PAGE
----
Fayette church group travels to Mexico to build a home

0
712
A group of 26 people representing Rolling Hills Baptist Church traveled to Juárez, Mexico, in June to build a needed home for a grandmother and her family. Photo/Submitted.
A group of 26 people representing Rolling Hills Baptist Church traveled to Juárez, Mexico, in June to build a needed home for a grandmother and her family. Photo/Submitted.
It is not uncommon for members of Rolling Hills Baptist Church to go on mission trips. The most recent took a group, including two Fayette County public safety employees, to Juárez, Mexico to build a home for a family in need.
Rolling Hills Pastor Frank Mercer and church Mission Coordinator Dave Lebby explained that the June 1-4 trip to Juárez was in conjunction with Casas por Cristo (Homes for Christ), an organization with which Rolling Hills has partnered for the past 15 years. Ciudad Juárez is a large city of 1.3 million population on the Rio Grande, just south of El Paso, Texas.
Mercer said Casas por Cristo receives applications from those in need of a home. Casas then partners with church and volunteer teams and has built a number of build homes for families in need across Latin America.
Though not the first trip for Rollling Hills, the early June visit to Juárez had church members, school teachers and two Fayette County public safety staff constructing a home for a grandmother and her family, Lebby noted, adding that for Rolling Hills, the work with Casas is an annual affair and with church workers sometimes building more than one home.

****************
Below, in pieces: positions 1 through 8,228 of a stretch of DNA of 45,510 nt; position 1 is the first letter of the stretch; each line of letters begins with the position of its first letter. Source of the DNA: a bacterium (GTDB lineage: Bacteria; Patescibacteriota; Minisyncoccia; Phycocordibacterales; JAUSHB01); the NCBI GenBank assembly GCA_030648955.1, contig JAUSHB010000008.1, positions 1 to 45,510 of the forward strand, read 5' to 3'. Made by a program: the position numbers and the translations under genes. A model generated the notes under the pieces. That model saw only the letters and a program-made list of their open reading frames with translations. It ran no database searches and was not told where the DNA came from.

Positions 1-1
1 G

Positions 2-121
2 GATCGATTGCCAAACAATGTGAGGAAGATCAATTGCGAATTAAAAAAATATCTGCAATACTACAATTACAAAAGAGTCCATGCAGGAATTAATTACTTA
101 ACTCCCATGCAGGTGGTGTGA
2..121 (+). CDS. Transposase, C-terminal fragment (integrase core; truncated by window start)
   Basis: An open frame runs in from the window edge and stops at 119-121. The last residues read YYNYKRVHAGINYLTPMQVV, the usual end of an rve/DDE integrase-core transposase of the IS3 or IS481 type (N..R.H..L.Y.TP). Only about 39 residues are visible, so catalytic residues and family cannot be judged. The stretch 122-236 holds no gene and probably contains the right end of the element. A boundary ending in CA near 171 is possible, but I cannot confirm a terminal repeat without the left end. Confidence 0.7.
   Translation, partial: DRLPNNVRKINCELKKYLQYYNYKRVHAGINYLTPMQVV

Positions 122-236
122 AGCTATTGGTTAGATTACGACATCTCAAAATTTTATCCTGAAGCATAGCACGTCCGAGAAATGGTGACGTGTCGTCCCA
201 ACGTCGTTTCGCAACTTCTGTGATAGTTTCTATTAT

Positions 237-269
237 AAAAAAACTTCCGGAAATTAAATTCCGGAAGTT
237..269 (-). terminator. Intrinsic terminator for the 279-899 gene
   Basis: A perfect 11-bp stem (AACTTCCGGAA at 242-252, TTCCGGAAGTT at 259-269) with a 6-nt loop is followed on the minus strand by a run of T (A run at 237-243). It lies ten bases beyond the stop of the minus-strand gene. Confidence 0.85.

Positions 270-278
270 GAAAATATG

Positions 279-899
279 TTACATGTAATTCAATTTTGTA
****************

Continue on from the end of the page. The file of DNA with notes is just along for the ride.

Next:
“It’s an easy way to introduce people to international missions,” Lebby said, noting that the church paid for everything on the Juárez trip but transportation to El Paso. “It showed (the mission participants) they can do it, and it provided something tangible for (the woman in Juárez) who could not afford the house herself.”
The grandmother from Juárez, Mexico, and one of her grandchildren are joined by, from left, Fayette County firefighter Jason Hollen, Rolling Hills Pastor Frank Mercer and Fayette County E-911 employee Sharon Battle. Photo/Submitted.
The grandmother from Juárez, Mexico, and one of her grandchildren are joined by, from left, Fayette County firefighter Jason Hollen, Rolling Hills Pastor Frank Mercer and Fayette County E-911 employee Sharon Battle. Photo/Submitted.
Two of those who went on the mission were Fayette County E-911 employee Sharon Battle and Fayette County firefighter Lt. Jason Hollen.
For Hollen, who previously lived in Honduras and is bi-lingual, the mission trip to Juárez was one of a number he has been on over the years.
“Frank has been asking for a couple of years, and this year it worked out,” Hollen said, then noting the results of the group’s efforts that altered the life circumstances of the grandmother and her family who received the new home. “It’s pretty amazing.”
Hollen noted that, in helping provide homes, Casas por Cristo has a plan that works well.
Speaking of the group who traveled to Juárez to bring the house out of the ground, Hollen said, “It was people of all ages with a passion to serve. We came together and worked together. It was three days of good hard work. Then seeing the tears and smiles on her face, that’s all I needed.”

“They were so grateful,” said Battle. “And it taught me a lot about gratefulness and what we have. You hear about poverty in the Third World, but we don’t see it. But when you do see it, it’s mind-blowing, and a reality shock. We have so much, and we don’t realize it.”

Asked what prompted her to go, Battle said she had thought about getting more involved by going on a church mission trip.
“Frank came in (to the 911 office) and invited us, and I was interested,” Battle said.
As for her journey to Juárez and the privilege of helping someone less fortunate, “I wanted to be more active. It was an awesome blessing. It was life-changing,” Battle explained. “I was shocked and overwhelmed by the level of poverty that was vastly different from poverty in America.”